How Paul O’Neill Stacks Up Against the Other Yankees With Retired Numbers

Assuming the 2022 Major League Baseball season takes place, the New York Yankees plan to retire the No. 21 of Paul O’Neill on August 21 ahead of the Yanks’ matchup against the Toronto Blue Jays.

After spending the first eight seasons of his big-league career with the Cincinnati Reds, with whom he was a one-time All-Star and won a World Series, the outfielder affectionately known as “The Warrior” was traded to the Bronx in November 1992. O’Neill played his final nine seasons with the Yankees, for whom he made an additional four appearances in the All-Star Game.

The Ohio native also won an additional four World Series titles in New York and made a sixth overall appearance in the Fall Classic in 2001, the year in which the Yankees lost in seven memorable games to the Arizona Diamondbacks. O’Neill retired after the series. In addition to his five rings and five All-Star appearances, O’Neill also won a batting title in the strike-shortened 1994 season with a .359 average.

He finished his career with 2,105 hits, 281 home runs, 1,269 runs batted in, and a slash line of .288/.363/.470. But it’s only O’Neill’s numbers with the Yankees that we’ll be looking at a bit more closely today as we take a look at how his numbers compare with the other New York legends who’ve had their numbers retired.

How Paul O’Neill’s numbers stack up against the other New York Yankees legends to have their numbers retired

Paul O'Neill bats for the New York Yankees in August 1993
Paul O’Neill bats for the New York Yankees in August 1993 | Diamond Images/Getty Images

When this ceremony takes place, O’Neill will become the 23rd member of the Yankees to have his number retired. Now let’s get real here. Not everybody is on board with this. And I’ll personally admit to being a little shocked when I heard this was happening. It’s not that Paul O’Neill wasn’t a good ballplayer.

Because he certainly was. You don’t play 17 years, win five rings, play in five All-Star Games, and win a batting title if you’re not.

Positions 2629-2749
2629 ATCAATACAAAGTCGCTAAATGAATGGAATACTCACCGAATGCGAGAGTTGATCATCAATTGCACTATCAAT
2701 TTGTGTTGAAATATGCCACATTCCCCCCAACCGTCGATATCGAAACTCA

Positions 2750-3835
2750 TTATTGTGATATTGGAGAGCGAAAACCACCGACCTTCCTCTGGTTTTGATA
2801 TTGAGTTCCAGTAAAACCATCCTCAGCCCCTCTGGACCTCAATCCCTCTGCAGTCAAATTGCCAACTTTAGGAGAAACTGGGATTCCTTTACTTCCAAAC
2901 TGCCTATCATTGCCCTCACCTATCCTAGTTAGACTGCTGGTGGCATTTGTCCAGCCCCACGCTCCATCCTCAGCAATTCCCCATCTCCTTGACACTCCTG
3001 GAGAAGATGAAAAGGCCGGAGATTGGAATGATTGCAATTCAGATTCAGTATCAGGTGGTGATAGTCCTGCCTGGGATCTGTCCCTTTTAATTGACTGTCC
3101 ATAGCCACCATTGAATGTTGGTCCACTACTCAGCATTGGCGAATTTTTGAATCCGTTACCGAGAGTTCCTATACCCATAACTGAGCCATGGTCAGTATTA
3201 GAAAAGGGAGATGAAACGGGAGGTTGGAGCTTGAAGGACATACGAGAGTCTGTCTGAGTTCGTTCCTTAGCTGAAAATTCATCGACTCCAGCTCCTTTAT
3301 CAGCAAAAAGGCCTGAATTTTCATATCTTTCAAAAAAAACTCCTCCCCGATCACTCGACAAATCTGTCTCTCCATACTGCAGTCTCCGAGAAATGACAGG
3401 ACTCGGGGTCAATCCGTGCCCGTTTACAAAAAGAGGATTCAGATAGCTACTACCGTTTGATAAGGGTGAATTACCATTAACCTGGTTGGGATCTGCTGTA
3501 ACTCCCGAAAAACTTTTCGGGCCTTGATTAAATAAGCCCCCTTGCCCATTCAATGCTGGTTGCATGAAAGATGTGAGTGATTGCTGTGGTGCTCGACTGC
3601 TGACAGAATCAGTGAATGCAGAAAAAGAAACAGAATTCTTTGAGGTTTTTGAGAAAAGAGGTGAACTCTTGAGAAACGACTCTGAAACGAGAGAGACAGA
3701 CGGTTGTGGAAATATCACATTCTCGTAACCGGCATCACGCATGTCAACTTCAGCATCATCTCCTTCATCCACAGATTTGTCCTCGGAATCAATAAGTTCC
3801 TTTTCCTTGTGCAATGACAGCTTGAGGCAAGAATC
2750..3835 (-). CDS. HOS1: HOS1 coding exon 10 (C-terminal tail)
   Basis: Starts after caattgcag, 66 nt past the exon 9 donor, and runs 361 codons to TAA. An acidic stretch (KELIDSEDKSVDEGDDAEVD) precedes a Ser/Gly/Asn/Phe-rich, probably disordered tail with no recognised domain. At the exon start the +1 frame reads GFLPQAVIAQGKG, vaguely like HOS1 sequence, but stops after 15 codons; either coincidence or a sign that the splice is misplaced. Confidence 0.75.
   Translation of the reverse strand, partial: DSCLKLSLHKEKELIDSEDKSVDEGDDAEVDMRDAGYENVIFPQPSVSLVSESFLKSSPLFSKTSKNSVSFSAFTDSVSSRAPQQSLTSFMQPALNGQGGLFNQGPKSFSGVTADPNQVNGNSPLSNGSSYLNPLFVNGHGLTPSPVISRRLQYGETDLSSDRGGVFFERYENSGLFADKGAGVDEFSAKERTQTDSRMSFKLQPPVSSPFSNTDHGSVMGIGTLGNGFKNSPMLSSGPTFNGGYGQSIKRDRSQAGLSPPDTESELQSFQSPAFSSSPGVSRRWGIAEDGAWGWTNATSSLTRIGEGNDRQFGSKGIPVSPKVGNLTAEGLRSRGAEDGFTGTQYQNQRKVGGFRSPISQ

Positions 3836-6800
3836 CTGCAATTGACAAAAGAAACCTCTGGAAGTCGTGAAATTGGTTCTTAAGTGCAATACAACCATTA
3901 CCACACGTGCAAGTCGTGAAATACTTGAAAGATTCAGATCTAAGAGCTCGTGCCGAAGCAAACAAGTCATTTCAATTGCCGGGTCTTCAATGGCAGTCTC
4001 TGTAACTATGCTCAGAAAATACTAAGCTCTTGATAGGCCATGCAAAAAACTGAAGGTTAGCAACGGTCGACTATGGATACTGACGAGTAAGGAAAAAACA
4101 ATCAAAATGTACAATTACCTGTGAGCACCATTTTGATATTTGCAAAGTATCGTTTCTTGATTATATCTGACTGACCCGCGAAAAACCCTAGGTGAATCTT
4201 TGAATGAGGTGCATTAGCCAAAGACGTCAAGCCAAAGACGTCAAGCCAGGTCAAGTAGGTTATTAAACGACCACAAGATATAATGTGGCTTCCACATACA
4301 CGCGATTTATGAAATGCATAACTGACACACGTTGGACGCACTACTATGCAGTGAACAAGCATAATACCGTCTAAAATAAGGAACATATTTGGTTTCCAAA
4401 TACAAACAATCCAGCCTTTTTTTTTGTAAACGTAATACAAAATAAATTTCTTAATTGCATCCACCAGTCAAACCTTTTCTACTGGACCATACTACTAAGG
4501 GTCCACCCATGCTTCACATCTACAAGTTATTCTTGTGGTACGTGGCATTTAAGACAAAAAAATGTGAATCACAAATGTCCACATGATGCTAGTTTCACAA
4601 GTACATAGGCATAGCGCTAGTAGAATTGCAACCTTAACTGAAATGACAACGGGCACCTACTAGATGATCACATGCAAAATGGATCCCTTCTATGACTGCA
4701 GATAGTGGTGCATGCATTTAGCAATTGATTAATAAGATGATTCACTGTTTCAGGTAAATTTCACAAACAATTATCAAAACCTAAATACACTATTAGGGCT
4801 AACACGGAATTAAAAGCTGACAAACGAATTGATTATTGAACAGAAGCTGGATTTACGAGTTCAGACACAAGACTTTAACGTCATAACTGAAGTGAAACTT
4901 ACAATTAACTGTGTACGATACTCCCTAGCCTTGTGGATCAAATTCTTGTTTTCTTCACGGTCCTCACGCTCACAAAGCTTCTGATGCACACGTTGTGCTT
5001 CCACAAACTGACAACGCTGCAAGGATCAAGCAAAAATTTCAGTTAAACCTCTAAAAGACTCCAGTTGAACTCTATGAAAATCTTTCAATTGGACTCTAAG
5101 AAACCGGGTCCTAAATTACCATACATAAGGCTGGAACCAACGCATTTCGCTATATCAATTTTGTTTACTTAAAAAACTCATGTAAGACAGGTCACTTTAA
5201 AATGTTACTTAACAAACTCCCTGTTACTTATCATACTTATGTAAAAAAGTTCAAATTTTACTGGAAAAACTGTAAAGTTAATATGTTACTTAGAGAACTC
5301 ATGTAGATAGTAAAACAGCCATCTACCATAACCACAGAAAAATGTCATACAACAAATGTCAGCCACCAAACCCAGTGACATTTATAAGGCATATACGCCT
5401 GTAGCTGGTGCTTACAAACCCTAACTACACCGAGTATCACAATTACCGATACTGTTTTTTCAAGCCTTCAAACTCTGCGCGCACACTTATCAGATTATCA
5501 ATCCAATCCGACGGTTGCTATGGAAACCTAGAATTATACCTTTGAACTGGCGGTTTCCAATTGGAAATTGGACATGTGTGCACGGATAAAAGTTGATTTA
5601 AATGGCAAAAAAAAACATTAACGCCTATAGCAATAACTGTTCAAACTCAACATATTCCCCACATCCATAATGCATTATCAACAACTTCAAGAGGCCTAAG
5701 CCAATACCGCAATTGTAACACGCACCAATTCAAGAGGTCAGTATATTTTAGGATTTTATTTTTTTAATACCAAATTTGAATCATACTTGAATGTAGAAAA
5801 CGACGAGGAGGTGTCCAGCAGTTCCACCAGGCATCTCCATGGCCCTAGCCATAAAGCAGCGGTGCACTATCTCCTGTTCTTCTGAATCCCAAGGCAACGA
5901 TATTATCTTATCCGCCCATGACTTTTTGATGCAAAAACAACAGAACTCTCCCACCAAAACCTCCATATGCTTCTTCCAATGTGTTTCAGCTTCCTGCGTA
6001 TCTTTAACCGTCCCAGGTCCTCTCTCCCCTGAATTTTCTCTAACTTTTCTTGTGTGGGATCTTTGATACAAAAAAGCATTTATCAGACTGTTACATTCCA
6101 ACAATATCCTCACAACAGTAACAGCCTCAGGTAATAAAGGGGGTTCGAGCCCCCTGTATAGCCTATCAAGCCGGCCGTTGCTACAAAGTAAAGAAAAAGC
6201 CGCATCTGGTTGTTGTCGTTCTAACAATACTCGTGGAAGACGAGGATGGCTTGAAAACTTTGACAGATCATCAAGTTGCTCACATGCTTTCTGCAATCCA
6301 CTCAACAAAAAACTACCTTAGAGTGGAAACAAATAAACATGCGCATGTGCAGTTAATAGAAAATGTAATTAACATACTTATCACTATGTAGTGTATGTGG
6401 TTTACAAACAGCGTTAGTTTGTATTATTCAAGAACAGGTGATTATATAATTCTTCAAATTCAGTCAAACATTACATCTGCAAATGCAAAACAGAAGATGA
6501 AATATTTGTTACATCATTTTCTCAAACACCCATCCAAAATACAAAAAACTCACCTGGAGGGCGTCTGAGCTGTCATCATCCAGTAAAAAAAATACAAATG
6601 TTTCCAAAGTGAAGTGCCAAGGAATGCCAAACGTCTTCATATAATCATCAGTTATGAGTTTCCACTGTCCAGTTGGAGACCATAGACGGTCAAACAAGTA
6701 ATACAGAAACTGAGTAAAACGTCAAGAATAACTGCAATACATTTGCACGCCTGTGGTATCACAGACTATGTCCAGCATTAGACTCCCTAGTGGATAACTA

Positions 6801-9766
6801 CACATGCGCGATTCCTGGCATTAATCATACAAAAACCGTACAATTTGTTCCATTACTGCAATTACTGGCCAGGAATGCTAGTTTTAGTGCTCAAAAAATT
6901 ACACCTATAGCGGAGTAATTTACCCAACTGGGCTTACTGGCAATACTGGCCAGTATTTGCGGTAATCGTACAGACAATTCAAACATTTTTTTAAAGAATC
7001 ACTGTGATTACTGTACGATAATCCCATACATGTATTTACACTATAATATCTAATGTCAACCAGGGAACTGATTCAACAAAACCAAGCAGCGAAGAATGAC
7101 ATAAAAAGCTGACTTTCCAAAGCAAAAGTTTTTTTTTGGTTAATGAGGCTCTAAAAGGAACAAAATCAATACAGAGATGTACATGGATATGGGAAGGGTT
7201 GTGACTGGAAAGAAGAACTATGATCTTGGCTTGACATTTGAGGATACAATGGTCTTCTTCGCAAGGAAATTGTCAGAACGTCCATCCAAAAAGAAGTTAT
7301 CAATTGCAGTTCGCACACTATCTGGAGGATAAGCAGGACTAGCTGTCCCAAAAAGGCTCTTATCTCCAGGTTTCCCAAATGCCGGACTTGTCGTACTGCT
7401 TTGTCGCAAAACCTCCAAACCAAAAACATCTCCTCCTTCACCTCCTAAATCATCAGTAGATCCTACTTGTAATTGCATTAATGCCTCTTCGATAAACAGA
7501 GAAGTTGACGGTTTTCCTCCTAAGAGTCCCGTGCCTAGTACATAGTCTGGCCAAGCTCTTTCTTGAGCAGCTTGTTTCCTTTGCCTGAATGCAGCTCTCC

And that Seinfeld episode with the two home runs was absolute gold, am I right? But I digress.

So when O’Neill retired, did I really think I’d ever see his number retired by the Yankees? Absolutely not. But that’s not my call, will never be my call, and I genuinely congratulate Mr. O’Neill on this accomplishment.

But this argument will be a thing, so we thought we’d help out and see how his numbers with the Yankees stack up with the others who’ve received this honor. Naturally, it doesn’t make sense to include pitchers and managers, so they’ve been excluded here. And remember, only stats in a Yankees uniform are in play here. It should be noted that only regular season statistics are listed here.

GamesHitsHRRBISlash Line
2-Derek Jeter2,7473,4652601,311.310/.377/.440
3-Babe Ruth2,0842,5186591,978.349/.484/.711
4-Lou Gehrig2,1642,7214931,995.340/.447/.632
5-Joe DiMaggio1,7362,2143611,537.325/.398/.579
7-Mickey Mantle2,4012,4155361,509.298/.421/.557
8-Yogi Berra2,1162,1483581,430.285/.348/.483
8-Bill Dickey1,7891,9692021,209.313/.382/.486
9-Roger Maris850797203547.265/.356/.515
10-Phil Rizzuto1,6611,58838563.273/.351/.355
15-Thurman Munson1,4231,558113701.292/.346/.410
20-Jorge Posada1,8291,6642751,065.273/.374/.474
21-Paul O’Neill1,2541,426185858.303/.377/.492
23-Don Mattingly1,7852,1532221,099.307/.358/.471
32-Elston Howard1,4921,405161733.279/.324/.436
44-Reggie Jackson653661144461.281/.371/.526
51-Bernie Williams2,0762,3362871,257.297/.381/.477

And there you have it. Okay, so his numbers obviously don’t match up with the old-school legends like Ruth, Gehrig, or Mantle. But those are freakin’ video-game numbers anyway. And he didn’t have two decades in pinstripes like Jeter.

But O’Neill’s numbers are solid.

I mean, they’re better than Reggie Jackson’s. They’re better than those of Roger Maris. But people obviously remember three home runs in a World Series game or 61 home runs in a single season. Perhaps that’s why those names might seem like they belong a bit more.

But whether you agree with this decision by the Yankees or not, it’s happening.

Stats courtesy of Baseball Reference